Metro budget expected to take further hit in pay and maintenance costs relating to new fleet of trains

Metro bosses struggling to keep their finances on track could face even more problems when they finally take delivery of a long-awaited fleet of new trains.
One of the new fleet of trains.One of the new fleet of trains.
One of the new fleet of trains.

Managers at the Tyne and Wear transport service have been hoping the £500 million contract to upgrade its vehicles would lead to savings thanks to improved reliability and increased fare revenue.

But they now face the prospect of a budget gap worth almost £9 million by 2022/23 due to factors including union demands for increased driver pay and higher maintenance charges.

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“In the short term, we will see an increase in costs associated with the new maintainer for maintaining the old [Metro] cars,” said John Fenwick, Nexus’s director of finance and resources.

“We’ve provided a specific reserve [for that] that was created back in 2016 and that will cover the initial costs associated with the old Metro cars.

“And in the longer term, any additional costs that we foresee in terms of the new fleet and the maintenance of the new fleet, they will be offset by energy savings, so that’s that’s covered.

“However, there is a significant issue that remains unresolved in relation to drivers’ pay and that’s currently subject to negotiations with the recognised trade unions.”

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Mr Fenwick was speaking at yesterday’s (Wednesday, October 23) meeting of the North East Joint Transport Committee.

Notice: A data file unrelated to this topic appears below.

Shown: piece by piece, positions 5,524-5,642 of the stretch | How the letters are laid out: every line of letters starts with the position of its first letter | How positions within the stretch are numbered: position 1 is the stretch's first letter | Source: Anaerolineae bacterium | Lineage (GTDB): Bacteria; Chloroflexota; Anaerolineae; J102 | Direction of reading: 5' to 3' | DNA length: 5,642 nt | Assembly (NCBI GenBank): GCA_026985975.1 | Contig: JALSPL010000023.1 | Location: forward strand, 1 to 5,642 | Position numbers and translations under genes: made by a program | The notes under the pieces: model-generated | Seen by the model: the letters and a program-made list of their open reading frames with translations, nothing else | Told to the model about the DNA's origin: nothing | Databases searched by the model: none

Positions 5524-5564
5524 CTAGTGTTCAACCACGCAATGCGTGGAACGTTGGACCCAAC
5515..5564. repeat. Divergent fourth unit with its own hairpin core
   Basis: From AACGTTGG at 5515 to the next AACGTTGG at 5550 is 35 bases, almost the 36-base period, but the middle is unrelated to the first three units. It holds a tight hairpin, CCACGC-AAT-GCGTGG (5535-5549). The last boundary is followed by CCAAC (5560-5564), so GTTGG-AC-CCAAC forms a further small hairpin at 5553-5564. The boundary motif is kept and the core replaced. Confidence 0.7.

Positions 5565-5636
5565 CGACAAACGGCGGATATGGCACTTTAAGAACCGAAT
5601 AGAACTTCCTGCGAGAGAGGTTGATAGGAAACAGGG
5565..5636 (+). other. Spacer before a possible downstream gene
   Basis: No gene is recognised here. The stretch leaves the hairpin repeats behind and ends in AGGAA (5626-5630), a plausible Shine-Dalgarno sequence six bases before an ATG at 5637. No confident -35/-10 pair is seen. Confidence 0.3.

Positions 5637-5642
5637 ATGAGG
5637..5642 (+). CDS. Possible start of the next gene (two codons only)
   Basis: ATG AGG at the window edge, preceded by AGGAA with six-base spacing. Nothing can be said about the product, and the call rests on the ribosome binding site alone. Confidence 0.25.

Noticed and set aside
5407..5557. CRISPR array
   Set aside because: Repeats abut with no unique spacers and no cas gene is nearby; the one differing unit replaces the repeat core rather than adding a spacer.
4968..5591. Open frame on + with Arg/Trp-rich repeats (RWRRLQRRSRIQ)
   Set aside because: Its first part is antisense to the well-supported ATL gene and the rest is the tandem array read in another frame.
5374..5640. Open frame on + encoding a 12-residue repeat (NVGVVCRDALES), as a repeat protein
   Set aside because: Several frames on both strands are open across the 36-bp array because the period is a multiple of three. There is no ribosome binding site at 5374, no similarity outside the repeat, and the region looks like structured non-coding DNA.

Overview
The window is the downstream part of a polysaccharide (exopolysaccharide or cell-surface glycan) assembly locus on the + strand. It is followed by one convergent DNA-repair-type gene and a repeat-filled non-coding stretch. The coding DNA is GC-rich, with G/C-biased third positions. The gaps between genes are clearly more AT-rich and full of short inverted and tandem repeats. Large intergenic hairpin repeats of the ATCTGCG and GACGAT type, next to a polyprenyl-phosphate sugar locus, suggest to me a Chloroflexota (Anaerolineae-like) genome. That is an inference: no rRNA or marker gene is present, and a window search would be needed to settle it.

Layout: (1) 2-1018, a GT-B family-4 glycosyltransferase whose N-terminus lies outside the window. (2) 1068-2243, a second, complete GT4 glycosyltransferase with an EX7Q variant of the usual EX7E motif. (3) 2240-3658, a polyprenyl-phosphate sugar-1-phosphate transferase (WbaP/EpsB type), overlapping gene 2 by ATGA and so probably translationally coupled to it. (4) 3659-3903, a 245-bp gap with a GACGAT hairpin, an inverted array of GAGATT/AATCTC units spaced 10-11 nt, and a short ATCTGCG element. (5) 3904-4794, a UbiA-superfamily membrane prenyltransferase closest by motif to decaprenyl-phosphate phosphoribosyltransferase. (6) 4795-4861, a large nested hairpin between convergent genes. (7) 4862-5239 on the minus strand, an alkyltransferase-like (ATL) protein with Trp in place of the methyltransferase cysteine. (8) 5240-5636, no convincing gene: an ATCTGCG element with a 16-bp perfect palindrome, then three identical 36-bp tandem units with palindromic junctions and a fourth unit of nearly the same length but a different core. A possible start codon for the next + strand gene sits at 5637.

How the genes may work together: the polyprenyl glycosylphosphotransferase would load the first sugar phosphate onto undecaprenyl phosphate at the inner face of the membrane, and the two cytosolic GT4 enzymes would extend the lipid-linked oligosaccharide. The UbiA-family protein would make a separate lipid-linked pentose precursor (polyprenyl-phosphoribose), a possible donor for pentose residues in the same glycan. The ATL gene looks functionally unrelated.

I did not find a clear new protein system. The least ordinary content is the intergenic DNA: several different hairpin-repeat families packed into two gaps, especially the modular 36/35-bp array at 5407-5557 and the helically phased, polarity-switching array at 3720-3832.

A report for the panel showed Nexus, which operates the Metro, had seen its cash shortfall for 2019/20 jump by almost 500 per cent, from about £700,000 to £4.1 million.

This predicted the gap to rise to £7.3 million by 2022/23, but taking into account potential issues with the new fleet it is feared this could increase further to £8.8 million.

It added unions were seeking higher salaries due to the introduction of a ‘more technologically advanced vehicle’.

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Spanish firm CAF, Swiss manufacturer Stadler and Japanese Hitachi, which operates a factory in Newton Aycliffe, County Durham, are in contention to secure the contract to supply the new Metro fleet.

Earlier this year it was claimed Hitachi was out of the running, but Nexus has insisted its procurement process is still ongoing and a final decision will be announced in the new year.